It’s almost the holiday season, which means lots of hot holiday drinks. If you avoid eating cold foods or drinking hot beverages because your teeth are sensitive, it may be time to get to the bottom of this painful condition. So what causes sensitive teeth? Any number of underlying dental problems, and a diagnosis starts with your dentist.
When it comes to your mouth, two of the main cogs in the engine are the gums and teeth. It’s easy to take the necessary functions they perform for granted – that is, until your mouth is in pain. Whether you have sensitive gums or sensitive teeth, either is a recipe for oral discomfort. Here are the differences between the two and some ways to alleviate the pain.
Gum sensitivity is exactly what it sounds like – some form of irritation originating from the gums. If you think your gums are sensitive, look for some very specific symptoms to be sure: Gum sensitivity can result from gingivitis, the initial stage of gum disease. Some of the signs of gingivitis are swollen and tender gums, those that easily bleed and elicit bad breath. As gingivitis progresses into advanced gum disease, receding gums is another condition to watch for.
Gum sensitivity resulting from gingivitis or periodontal disease is typically caused by poor oral hygiene. Plaque is the main culprit of this sensitivity as it builds up along the gumline and, if left untreated, can progress to advanced gum disease. Additional causes include diabetes, tobacco use, crooked teeth and even pregnancy.
Tooth sensitivity has a few common symptoms of its own. You may find yourself wincing when brushing or flossing certain teeth, tooth pain when eating or drinking something cold or even the same feeling when consuming something hot, acidic or sweet.
Tooth sensitivity has many smaller dental causes, some of which are similar to gum pain, as observed by the ADA: cavities and tooth fractures, receding gums, worn tooth enamel, exposed tooth dentin, loose fillings and, lastly, gum disease. Grinding your teeth, or brushing them with too much force, are two additional actions that create sensitivity in your teeth. The overuse of mouthwash or even a cracked tooth may also expose nerves that yield irritation.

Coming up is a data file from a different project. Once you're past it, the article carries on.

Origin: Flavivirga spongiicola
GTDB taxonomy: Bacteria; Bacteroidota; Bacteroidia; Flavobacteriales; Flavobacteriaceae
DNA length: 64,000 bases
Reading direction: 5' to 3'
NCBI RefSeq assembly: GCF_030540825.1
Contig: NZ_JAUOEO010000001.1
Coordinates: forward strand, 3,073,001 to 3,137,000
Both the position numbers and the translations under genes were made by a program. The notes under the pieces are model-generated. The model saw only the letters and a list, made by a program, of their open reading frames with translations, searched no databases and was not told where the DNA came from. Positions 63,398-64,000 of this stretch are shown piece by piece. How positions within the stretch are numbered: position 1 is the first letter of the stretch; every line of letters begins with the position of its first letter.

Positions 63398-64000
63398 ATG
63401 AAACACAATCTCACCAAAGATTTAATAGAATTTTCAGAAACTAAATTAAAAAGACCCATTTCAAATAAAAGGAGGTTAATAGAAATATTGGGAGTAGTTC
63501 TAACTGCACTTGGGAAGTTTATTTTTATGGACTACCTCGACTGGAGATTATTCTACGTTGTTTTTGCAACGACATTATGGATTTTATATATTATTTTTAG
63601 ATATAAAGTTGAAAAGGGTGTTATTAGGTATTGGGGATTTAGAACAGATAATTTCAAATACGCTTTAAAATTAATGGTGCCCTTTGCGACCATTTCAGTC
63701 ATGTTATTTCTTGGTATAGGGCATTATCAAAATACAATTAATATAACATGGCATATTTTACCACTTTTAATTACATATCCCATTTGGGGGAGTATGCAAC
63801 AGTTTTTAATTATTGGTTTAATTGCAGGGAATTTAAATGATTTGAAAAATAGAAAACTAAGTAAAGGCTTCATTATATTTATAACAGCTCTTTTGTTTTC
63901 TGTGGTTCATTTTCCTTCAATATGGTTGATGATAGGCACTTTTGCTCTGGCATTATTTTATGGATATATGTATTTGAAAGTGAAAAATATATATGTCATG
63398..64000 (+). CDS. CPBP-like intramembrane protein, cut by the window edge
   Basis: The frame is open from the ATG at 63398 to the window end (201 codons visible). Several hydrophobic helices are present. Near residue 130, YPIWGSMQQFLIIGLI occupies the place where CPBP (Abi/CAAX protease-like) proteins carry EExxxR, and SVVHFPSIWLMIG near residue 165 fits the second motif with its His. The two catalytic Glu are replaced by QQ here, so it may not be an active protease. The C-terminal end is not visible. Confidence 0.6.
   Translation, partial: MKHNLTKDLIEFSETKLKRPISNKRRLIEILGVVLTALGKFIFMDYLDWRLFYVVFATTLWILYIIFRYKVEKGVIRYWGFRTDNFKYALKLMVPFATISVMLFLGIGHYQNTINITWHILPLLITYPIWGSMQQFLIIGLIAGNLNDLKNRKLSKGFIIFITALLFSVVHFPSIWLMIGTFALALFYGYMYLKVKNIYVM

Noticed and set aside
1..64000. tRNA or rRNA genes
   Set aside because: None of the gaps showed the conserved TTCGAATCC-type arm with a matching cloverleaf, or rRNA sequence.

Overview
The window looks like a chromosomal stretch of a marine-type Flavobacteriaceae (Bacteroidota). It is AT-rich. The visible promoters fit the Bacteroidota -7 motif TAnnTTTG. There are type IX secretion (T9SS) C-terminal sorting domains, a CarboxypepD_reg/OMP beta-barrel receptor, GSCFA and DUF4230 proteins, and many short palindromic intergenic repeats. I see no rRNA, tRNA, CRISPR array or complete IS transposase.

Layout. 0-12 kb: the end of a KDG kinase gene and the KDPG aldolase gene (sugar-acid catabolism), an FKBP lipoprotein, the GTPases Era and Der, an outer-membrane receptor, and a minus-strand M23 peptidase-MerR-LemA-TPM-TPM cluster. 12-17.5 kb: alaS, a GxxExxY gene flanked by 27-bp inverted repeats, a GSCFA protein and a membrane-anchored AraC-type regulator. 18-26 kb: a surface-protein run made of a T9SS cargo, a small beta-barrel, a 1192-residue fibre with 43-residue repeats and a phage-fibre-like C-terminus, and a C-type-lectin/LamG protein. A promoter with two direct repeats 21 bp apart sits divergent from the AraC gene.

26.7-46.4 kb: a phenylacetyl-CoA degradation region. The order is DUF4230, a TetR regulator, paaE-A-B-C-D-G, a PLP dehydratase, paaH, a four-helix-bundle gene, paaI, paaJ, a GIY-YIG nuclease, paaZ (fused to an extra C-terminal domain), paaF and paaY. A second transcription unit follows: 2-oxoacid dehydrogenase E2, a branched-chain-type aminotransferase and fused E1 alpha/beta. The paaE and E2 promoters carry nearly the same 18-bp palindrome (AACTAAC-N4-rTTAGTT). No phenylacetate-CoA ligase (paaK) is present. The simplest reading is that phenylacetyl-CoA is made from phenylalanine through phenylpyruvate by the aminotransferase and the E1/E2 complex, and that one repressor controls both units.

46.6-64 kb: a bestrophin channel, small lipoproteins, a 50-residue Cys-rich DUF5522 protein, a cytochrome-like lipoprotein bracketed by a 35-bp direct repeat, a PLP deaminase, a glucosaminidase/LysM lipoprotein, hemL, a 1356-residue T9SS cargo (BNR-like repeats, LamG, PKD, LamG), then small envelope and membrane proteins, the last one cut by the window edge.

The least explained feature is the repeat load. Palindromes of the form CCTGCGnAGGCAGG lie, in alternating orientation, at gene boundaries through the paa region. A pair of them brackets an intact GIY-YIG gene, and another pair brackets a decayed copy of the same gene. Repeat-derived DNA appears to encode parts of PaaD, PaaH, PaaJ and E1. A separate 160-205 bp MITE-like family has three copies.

Preliminary Dental Treatment
Having a conversation with your dentist is the first step in finding relief from your discomfort. Describe your symptoms, tell your dentist when the pain started and let him or her know if there’s anything that normally makes it feel better, such as warm compresses.
After your dentist determines the reason for your sensitivity, he or she will treat the underlying cause. Treatment may be as simple as fixing a cavity or replacing a worn filling. However, if your discomfort comes from gum loss exposing root surfaces, your dentist may suggest a gum graft that a periodontist would conduct to protect the root surface and support of the tooth.
Even in situations where there is no obvious cause for your pain, there are numerous treatments to help you manage the sensitivity. Your dentist can apply an in-office fluoride gel to strengthen the tooth enamel and reduce painful sensations, while over-the-counter desensitizing toothpastes can block off the nerve endings in the exposed dentin. Toothpastes for sensitive teeth should be used on a regular basis, for best results that you can notice in as little as two weeks. Your dentist may also suggest that you rub some of the toothpaste directly on the affected areas after toothbrushing.
So if you’ve been suffering with painful sensitivity that keeps you from eating the foods you love, make an appointment with your dentist today – and you may be drinking hot chocolate tomorrow.